|Birth: ||Oct. 20, 1846|
|Death: ||Mar. 11, 1874|
Lawman, Cattleman and Texas Feudist. The Sutton-Taylor Feud lasted longer, covered more territory, and was the bloodiest feud in Texas history. Bill Sutton served in the Confederate States Army under Captain Harrison Gregg, Company C, 24th Militia Brigade, Texas State Troops. The feud came about as a result of the bad times that befell Texas following the Civil War. One of the oddities of the feud is that Bill is the only Sutton involved in the Sutton-Taylor Feud. He did, however, have many loyal followers. The exact beginning and cause of the bitter dispute between the two factions is, in itself, under dispute. One version is that a posse led by Sutton in March of 1868 caught a gang of horse thieves on the streets of Bastrop, Texas. One of the thieves, Charley Taylor, was killed on the spot and James Sharp, who was captured, was shot as he "attempted to escape," as the posse was returning to Clinton, Texas. The Taylor family claims the feud started on Christmas Eve of 1868 when Buck Taylor accused Sutton of dishonesty in a horse sale and the following shootout resulted in the death of Buck Taylor and Dick Chisholm. The last death occurred in 1880, but the feud was not totally over until the end of a long trial in 1890 and the only convicted defendant was pardoned. The war for Sutton ended in March of 1874 when he was seriously contemplating on leaving Texas and the feud for good. He, his four month pregnant wife, and close friend Gabriel Webster Slaughter were in Indianola, Texas to catch the steamboat Clinton that would take them to Kansas where they would meet a herd of cattle they had sent on a drive. Jim Taylor and his cousin Bill Taylor snuck on the boat behind the Sutton group. As the Suttons approached their cabin Jim Taylor drew a brace of pistols and taking Sutton by surprise shot him in the breast and head. Bill Taylor engaged Slaughter at the same time and one of his two shots caught Slaughter in the face. Despite all the witnesses, including the pregnant Mrs. Sutton, the killers managed a clean escape. Jim Taylor was killed by a posse on the streets of Clinton on December 27, 1875. Bill Taylor fled Texas and reportedly died in Oklahoma in 1895. The exact number of deaths is not known for sure, but there are 83 known victims. Both sides were known to commit atrocious murders.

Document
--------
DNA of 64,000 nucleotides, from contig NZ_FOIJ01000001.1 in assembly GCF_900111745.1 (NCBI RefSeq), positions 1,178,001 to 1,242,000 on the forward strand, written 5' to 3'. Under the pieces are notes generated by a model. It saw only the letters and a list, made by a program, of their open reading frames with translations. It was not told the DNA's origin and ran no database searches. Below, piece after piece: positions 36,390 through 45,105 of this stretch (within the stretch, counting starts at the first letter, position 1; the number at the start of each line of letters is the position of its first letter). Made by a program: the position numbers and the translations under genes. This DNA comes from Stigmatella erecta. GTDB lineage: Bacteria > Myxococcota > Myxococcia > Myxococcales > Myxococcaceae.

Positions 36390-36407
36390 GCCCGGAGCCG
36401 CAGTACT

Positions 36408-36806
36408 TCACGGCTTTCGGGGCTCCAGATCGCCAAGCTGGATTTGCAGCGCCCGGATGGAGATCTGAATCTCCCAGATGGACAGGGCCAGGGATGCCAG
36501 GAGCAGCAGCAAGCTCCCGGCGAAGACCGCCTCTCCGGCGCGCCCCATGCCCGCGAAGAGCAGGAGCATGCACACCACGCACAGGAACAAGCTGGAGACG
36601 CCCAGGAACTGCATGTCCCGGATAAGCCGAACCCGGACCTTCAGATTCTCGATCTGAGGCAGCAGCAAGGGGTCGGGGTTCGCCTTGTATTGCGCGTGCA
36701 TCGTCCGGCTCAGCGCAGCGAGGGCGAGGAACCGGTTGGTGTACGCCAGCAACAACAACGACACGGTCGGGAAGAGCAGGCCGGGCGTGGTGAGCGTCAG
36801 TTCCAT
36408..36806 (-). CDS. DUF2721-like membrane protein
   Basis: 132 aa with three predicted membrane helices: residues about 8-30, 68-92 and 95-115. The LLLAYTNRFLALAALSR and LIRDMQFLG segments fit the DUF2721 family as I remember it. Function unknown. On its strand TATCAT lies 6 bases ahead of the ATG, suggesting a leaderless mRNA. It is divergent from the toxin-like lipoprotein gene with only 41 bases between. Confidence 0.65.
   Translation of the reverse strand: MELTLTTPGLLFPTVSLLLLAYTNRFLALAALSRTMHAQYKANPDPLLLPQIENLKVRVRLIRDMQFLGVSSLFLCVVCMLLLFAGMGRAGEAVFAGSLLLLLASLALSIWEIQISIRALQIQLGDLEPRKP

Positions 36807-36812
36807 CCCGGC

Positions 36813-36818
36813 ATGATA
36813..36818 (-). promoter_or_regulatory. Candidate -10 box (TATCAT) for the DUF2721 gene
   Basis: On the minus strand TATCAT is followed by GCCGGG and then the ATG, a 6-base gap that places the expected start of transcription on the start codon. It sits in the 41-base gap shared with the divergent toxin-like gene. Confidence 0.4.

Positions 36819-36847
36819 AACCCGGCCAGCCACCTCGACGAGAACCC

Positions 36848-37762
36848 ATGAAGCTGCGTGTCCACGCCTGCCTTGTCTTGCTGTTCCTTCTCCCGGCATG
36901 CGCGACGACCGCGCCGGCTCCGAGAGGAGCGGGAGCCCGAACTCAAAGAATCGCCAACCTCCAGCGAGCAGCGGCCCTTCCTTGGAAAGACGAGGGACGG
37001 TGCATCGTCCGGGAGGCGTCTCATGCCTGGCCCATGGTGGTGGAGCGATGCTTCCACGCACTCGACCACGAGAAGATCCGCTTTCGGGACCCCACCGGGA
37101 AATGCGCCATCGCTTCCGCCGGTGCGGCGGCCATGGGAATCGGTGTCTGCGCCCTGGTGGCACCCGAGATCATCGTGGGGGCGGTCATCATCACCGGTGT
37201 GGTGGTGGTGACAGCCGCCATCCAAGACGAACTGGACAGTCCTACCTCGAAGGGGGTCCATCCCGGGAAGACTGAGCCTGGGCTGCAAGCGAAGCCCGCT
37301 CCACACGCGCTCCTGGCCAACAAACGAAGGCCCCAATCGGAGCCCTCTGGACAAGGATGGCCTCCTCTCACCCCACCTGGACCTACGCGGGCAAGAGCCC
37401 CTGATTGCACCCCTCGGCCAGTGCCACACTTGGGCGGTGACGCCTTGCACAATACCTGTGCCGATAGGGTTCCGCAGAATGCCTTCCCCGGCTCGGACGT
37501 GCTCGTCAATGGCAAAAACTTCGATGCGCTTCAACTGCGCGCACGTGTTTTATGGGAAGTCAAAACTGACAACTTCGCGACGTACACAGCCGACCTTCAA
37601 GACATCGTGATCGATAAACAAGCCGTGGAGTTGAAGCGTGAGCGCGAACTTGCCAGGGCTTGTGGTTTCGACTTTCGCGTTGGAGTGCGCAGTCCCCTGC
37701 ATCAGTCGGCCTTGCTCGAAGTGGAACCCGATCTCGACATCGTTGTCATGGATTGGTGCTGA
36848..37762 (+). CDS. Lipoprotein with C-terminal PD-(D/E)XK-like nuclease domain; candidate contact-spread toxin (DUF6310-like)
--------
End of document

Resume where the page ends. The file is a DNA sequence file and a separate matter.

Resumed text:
Laura Eudora McDonald Sutton (1853 - 1930)*
Willie Slaughter Sutton Calhoun (1874 - 1905)*
Created by: Tom Todd
Record added: Jun 05, 2010
Find A Grave Memorial# 53283061